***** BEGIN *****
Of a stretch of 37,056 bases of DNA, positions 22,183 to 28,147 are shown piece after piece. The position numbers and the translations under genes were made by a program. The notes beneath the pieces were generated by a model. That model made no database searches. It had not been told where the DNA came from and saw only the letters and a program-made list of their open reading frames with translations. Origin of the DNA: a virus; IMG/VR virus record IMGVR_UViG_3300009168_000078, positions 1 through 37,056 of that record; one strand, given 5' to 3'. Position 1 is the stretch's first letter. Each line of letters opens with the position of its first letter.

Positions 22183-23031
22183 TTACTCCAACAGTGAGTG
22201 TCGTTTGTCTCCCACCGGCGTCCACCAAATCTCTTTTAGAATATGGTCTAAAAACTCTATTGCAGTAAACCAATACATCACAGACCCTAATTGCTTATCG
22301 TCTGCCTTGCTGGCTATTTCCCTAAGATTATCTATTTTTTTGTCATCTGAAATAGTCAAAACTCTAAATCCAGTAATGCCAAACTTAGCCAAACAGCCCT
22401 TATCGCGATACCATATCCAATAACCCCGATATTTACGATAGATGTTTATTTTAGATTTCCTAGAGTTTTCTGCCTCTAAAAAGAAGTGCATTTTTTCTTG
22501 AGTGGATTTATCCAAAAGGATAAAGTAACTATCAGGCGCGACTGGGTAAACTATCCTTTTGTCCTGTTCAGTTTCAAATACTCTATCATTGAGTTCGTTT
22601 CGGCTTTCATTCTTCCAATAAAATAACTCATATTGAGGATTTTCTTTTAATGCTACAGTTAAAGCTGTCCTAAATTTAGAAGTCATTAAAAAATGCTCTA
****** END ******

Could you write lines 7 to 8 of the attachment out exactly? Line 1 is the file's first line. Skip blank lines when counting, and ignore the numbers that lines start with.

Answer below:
22501 AGTGGATTTATCCAAAAGGATAAAGTAACTATCAGGCGCGACTGGGTAAACTATCCTTTTGTCCTGTTCAGTTTCAAATACTCTATCATTGAGTTCGTTT
22601 CGGCTTTCATTCTTCCAATAAAATAACTCATATTGAGGATTTTCTTTTAATGCTACAGTTAAAGCTGTCCTAAATTTAGAAGTCATTAAAAAATGCTCTA